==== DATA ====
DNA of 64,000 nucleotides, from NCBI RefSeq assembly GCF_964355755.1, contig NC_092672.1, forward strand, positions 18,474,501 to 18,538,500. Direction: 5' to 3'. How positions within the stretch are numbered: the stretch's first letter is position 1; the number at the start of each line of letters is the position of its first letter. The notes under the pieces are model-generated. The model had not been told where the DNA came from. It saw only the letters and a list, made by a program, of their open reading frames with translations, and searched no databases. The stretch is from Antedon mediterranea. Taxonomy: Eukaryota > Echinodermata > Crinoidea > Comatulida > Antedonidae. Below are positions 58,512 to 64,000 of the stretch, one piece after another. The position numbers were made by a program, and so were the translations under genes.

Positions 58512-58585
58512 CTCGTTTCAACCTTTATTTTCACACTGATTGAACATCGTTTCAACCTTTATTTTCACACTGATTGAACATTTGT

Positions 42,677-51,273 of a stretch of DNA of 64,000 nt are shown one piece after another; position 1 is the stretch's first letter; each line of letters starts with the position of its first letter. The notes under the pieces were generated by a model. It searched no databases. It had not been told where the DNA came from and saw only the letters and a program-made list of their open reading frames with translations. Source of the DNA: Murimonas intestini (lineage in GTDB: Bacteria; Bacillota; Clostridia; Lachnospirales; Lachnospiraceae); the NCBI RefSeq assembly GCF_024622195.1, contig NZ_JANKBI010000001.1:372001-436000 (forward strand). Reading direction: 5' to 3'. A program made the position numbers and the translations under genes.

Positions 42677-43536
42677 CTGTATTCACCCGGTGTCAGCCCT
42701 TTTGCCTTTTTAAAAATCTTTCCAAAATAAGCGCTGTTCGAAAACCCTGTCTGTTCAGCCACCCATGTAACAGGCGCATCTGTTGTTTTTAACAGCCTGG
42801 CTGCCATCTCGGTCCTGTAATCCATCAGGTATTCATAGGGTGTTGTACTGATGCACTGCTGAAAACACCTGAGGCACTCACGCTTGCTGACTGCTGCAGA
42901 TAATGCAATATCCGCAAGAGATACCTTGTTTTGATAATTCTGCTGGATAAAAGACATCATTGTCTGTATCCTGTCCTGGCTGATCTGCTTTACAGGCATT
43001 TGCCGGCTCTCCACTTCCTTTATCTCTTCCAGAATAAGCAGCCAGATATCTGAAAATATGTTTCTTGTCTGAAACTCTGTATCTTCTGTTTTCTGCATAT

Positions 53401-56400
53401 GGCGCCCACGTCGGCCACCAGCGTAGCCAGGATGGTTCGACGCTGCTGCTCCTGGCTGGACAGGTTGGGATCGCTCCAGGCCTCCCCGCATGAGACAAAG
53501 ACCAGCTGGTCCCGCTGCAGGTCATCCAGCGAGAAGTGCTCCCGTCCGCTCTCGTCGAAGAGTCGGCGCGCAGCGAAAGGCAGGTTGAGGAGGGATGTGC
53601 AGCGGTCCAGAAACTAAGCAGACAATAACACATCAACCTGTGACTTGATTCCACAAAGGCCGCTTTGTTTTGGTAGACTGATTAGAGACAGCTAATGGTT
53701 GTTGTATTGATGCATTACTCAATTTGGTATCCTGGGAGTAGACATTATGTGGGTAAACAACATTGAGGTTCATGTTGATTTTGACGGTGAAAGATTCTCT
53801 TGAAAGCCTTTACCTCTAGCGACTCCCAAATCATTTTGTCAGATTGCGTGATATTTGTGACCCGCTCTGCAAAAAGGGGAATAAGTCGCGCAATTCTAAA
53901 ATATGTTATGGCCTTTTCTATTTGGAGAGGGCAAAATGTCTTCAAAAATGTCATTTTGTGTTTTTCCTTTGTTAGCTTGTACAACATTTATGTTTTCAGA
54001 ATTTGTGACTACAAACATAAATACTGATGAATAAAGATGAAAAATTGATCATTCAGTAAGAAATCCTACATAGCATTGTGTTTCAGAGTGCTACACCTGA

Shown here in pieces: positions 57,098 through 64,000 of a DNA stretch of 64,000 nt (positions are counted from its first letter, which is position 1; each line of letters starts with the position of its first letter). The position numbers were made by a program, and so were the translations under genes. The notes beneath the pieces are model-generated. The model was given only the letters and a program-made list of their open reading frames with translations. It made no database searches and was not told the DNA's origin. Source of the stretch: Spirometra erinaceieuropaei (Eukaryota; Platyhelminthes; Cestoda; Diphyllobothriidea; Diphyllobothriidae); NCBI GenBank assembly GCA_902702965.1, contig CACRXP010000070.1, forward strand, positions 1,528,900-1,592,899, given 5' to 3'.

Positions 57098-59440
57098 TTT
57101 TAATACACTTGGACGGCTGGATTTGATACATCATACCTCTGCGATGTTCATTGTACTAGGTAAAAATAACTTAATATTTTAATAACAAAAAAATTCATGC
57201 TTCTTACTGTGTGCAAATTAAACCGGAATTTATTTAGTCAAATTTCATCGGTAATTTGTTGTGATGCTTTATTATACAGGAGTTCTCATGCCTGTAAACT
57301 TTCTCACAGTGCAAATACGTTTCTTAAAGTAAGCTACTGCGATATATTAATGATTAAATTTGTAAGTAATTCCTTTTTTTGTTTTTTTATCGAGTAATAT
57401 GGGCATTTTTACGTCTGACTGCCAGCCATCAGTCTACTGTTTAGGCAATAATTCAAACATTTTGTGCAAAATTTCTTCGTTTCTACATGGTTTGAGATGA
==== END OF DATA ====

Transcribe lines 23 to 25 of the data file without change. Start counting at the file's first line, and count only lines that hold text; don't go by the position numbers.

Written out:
57201 TTCTTACTGTGTGCAAATTAAACCGGAATTTATTTAGTCAAATTTCATCGGTAATTTGTTGTGATGCTTTATTATACAGGAGTTCTCATGCCTGTAAACT
57301 TTCTCACAGTGCAAATACGTTTCTTAAAGTAAGCTACTGCGATATATTAATGATTAAATTTGTAAGTAATTCCTTTTTTTGTTTTTTTATCGAGTAATAT
57401 GGGCATTTTTACGTCTGACTGCCAGCCATCAGTCTACTGTTTAGGCAATAATTCAAACATTTTGTGCAAAATTTCTTCGTTTCTACATGGTTTGAGATGA